Sino Biological has partnered with Ainnocence to offer cutting edge AI-based antibody affinity maturation and denovo antibody design. Powered by Ainnocence’s SentinusAITM self-evolving AI search engine, this new platform effectively rank up to 1010 antibody sequences based on their predicted affinity toward one or more antigens. Then, Sino Biological’s high-throughput recombinant antibody development service can produce >1000 high-purity recombinant antibodies per project, with SentinusAITM validating the affinities of these antibodies.
Antibody humanization and affinity maturation have had a significant impact on the biotech industry, particularly in the development of monoclonal antibodies (mAbs) for cancer treatment. mAbs are designed to bind to specific molecules on cancer cells, triggering an immune response that leads to the destruction of the cells. Through humanization and affinity maturation, the development of mAbs with low immunogenicity, high specificity, and therapeutic activity has been facilitated, resulting in effective targeting of cancer cells. Another area influenced by antibody humanization and maturation has been the development of therapeutic antibodies to treat autoimmune diseases, such as rheumatoid arthritis and multiple sclerosis, which are caused by the immune system attacking the body’s own tissues. Humanized and affinity-matured antibodies have enabled the development of highly effective therapies that can block the immune response responsible for causing these diseases.
The humanization and affinity maturation of antibodies has also played a critical role in the development of highly effective vaccines that protect against a wide range of infectious diseases including viral infections like HIV, hepatitis C, and respiratory syncytial virus (RSV). In addition to their application in the development of therapies and vaccines, antibody humanization and affinity maturation have opened up new opportunities for biotech companies and researchers. By reducing immunogenicity and increasing specificity, these processes have made the development of new therapies and treatments possible.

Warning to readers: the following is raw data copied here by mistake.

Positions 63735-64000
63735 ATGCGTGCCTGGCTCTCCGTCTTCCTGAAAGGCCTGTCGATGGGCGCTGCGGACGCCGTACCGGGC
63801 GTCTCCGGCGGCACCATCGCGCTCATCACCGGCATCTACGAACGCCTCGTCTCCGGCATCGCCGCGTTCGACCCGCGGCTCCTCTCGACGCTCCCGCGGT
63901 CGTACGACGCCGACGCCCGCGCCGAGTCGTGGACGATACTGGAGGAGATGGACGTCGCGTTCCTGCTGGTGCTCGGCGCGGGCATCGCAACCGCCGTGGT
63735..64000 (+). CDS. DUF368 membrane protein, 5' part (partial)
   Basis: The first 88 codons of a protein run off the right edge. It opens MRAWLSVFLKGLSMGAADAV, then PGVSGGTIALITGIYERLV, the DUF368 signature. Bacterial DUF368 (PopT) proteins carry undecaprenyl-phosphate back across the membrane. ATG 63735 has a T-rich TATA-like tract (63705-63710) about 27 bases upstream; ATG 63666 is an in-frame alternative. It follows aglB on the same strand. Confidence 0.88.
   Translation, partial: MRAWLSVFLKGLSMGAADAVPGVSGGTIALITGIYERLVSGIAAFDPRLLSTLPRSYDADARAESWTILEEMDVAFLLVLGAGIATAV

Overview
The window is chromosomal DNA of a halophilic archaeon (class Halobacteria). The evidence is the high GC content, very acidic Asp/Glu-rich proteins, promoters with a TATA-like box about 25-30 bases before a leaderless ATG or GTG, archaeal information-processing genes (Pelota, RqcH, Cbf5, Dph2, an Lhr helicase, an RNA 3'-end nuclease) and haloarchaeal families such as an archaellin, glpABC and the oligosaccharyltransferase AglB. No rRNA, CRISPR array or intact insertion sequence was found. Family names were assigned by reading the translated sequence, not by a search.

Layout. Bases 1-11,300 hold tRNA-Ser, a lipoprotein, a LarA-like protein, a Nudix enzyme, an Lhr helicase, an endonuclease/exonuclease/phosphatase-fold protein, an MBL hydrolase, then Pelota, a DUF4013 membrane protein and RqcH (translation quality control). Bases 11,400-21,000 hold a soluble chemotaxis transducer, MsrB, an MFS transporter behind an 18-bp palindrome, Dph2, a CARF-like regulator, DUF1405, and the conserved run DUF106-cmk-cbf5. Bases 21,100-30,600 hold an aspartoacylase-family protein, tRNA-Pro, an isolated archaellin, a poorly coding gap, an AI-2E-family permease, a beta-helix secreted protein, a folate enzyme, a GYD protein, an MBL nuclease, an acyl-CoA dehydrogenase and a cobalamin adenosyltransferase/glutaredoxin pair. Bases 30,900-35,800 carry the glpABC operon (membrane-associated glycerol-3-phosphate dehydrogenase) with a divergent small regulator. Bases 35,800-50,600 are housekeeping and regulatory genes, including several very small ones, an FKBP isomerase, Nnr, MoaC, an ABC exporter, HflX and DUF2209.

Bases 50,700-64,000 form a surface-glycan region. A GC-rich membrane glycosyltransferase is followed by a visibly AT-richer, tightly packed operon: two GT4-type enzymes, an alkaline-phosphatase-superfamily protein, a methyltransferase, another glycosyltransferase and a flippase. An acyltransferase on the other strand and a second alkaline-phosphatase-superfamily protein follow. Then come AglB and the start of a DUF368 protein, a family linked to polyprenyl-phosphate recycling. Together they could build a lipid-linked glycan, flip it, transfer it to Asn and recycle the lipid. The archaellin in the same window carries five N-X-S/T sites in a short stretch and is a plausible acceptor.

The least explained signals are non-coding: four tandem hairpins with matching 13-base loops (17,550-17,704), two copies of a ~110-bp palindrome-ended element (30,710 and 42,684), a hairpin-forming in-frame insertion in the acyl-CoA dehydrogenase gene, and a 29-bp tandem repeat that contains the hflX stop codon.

Overall, antibody humanization and affinity maturation have revolutionized the biotech industry in the past two decades by enabling the development of highly effective therapeutic antibodies, vaccines, and other treatments. The use of AI in these processes has accelerated their development, making them more accessible to biotech companies and researchers. As these technologies continue to evolve, they are likely to have an even greater impact on the biotech industry, leading to the development of new and innovative therapies for a wide range of diseases.
Both antibody humanization and affinity maturation are critical steps in the development of therapeutic antibodies. However, traditional methods associated with these processes can be time-consuming and expensive. AI has revolutionized these processes by reducing the time and costs involved, as AI algorithms can analyze massive datasets of antibody molecules to identify the optimal amino acid sequences for humanization and affinity maturation. This information can be used to modify the antibody molecule, resulting in a more effective therapeutic agent.
Although the use of AI in antibody humanization and affinity maturation is still in its early stages, the potential benefits of this technology are clear. As AI algorithms become more sophisticated, they will be able to analyze even larger datasets and provide more accurate predictions, further reducing the time and costs involved in the antibody humanization and affinity maturation processes. AI is on course to become an essential tool in the development of therapeutic antibodies because of its ability to optimize antibody sequences and structures, identify novel targets, aid in repurposing of existing drugs and antibodies, and perform high throughput screening.